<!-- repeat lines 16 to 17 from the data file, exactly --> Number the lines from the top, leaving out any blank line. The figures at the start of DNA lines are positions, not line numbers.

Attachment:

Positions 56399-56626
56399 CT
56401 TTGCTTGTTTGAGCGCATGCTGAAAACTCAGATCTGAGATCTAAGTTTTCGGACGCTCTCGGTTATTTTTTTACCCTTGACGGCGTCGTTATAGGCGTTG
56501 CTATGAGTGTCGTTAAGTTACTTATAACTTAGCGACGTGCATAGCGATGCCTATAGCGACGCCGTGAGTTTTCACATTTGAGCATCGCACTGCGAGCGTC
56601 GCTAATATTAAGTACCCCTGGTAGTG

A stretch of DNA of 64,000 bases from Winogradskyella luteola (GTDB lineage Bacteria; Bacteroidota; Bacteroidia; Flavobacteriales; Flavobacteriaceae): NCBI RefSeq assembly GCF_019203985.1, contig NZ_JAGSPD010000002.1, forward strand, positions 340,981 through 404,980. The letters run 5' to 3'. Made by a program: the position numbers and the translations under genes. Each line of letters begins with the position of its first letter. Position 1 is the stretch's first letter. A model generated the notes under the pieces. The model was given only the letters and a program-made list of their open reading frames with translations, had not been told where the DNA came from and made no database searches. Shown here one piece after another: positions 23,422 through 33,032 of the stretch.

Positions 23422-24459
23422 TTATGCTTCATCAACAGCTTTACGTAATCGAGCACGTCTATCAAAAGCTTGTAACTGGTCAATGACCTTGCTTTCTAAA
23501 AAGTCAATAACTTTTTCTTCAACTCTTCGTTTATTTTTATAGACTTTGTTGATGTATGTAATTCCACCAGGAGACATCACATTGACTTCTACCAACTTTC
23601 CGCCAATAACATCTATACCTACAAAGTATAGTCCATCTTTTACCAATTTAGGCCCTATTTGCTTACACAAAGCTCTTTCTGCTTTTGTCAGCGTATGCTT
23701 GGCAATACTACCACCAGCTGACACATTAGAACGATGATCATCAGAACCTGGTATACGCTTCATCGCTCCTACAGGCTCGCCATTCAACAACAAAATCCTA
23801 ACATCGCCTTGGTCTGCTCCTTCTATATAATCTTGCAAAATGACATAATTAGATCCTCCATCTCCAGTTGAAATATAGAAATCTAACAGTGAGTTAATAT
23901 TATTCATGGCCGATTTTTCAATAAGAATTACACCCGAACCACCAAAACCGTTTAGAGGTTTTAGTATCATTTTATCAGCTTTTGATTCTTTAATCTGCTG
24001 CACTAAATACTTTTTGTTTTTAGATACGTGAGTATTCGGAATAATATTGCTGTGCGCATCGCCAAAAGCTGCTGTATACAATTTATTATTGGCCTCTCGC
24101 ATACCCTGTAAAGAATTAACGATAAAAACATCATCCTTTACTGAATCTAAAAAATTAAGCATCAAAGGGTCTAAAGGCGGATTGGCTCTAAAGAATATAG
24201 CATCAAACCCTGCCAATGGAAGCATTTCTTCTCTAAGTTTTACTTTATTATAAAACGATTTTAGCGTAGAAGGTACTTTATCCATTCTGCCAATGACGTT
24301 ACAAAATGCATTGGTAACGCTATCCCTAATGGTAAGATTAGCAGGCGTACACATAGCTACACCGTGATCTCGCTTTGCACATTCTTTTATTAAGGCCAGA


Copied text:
24201 CATCAAACCCTGCCAATGGAAGCATTTCTTCTCTAAGTTTTACTTTATTATAAAACGATTTTAGCGTAGAAGGTACTTTATCCATTCTGCCAATGACGTT
24301 ACAAAATGCATTGGTAACGCTATCCCTAATGGTAAGATTAGCAGGCGTACACATAGCTACACCGTGATCTCGCTTTGCACATTCTTTTATTAAGGCCAGA